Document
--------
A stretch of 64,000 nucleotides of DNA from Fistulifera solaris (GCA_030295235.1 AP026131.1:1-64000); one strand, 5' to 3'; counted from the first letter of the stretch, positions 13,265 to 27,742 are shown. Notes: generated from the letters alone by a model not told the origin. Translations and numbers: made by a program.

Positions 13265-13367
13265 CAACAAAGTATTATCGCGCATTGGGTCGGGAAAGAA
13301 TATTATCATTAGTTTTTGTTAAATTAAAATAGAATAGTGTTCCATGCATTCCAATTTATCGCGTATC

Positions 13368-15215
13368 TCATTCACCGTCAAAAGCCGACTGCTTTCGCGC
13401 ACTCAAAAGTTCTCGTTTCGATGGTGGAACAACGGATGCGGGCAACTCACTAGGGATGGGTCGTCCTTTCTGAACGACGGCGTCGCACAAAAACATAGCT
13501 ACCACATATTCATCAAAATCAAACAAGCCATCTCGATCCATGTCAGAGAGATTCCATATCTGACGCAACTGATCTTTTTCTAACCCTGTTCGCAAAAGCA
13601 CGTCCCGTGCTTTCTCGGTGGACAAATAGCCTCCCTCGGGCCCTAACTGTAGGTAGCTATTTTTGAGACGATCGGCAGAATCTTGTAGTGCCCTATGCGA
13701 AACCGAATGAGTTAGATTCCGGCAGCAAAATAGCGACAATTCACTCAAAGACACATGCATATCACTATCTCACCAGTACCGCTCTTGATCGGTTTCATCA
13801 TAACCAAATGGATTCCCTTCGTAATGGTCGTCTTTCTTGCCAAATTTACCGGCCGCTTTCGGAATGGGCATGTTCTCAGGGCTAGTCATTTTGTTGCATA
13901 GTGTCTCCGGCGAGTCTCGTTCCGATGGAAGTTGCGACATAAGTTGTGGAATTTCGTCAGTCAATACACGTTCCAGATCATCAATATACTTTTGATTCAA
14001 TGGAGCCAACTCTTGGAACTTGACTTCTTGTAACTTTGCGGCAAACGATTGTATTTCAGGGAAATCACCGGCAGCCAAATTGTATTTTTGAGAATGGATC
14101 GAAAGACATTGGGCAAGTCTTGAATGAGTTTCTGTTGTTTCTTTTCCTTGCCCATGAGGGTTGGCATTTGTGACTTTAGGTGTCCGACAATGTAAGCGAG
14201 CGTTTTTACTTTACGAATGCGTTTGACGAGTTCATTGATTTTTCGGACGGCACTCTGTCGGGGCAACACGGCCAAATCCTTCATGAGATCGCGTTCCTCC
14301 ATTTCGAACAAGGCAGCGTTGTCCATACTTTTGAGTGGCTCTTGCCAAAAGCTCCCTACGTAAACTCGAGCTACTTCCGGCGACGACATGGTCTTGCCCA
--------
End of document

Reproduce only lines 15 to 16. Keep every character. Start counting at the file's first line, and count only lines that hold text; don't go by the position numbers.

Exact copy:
14201 CGTTTTTACTTTACGAATGCGTTTGACGAGTTCATTGATTTTTCGGACGGCACTCTGTCGGGGCAACACGGCCAAATCCTTCATGAGATCGCGTTCCTCC
14301 ATTTCGAACAAGGCAGCGTTGTCCATACTTTTGAGTGGCTCTTGCCAAAAGCTCCCTACGTAAACTCGAGCTACTTCCGGCGACGACATGGTCTTGCCCA